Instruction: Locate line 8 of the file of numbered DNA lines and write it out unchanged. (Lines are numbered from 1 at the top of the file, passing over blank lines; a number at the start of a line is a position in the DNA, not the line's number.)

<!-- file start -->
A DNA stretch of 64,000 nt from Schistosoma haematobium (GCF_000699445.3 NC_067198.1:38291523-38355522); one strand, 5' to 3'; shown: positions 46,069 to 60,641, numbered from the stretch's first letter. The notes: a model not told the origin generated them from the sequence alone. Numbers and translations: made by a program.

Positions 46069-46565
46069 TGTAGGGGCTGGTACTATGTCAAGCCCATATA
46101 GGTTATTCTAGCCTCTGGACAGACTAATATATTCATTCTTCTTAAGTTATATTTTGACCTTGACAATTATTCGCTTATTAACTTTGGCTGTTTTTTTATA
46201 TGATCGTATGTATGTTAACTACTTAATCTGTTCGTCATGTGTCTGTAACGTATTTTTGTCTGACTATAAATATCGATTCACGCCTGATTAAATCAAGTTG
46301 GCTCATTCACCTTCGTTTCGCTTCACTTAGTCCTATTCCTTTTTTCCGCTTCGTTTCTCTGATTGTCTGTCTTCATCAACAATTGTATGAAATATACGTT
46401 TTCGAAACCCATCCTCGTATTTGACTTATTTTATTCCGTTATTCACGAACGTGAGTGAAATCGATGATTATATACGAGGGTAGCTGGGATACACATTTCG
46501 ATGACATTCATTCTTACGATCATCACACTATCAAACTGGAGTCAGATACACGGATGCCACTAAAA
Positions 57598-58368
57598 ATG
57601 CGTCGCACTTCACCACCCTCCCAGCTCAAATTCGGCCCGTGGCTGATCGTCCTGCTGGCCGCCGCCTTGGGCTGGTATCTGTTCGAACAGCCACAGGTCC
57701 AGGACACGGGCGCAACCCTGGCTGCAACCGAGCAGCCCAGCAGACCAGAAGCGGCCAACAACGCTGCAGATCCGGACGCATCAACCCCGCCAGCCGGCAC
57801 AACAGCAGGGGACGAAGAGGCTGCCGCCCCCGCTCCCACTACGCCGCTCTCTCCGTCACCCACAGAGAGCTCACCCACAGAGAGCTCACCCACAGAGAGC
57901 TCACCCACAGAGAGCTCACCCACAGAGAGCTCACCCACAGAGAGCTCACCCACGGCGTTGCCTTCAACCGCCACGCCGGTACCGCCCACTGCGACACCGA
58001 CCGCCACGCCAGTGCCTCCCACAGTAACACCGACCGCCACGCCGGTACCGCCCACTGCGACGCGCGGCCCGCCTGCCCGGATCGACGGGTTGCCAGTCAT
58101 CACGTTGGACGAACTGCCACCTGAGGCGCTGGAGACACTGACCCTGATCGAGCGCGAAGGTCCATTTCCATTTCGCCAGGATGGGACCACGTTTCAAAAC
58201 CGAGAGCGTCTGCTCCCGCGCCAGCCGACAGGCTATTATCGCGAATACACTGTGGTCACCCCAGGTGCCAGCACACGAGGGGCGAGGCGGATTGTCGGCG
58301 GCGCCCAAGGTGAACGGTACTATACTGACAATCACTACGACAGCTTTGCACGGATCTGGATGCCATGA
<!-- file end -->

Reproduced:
46501 ATGACATTCATTCTTACGATCATCACACTATCAAACTGGAGTCAGATACACGGATGCCACTAAAA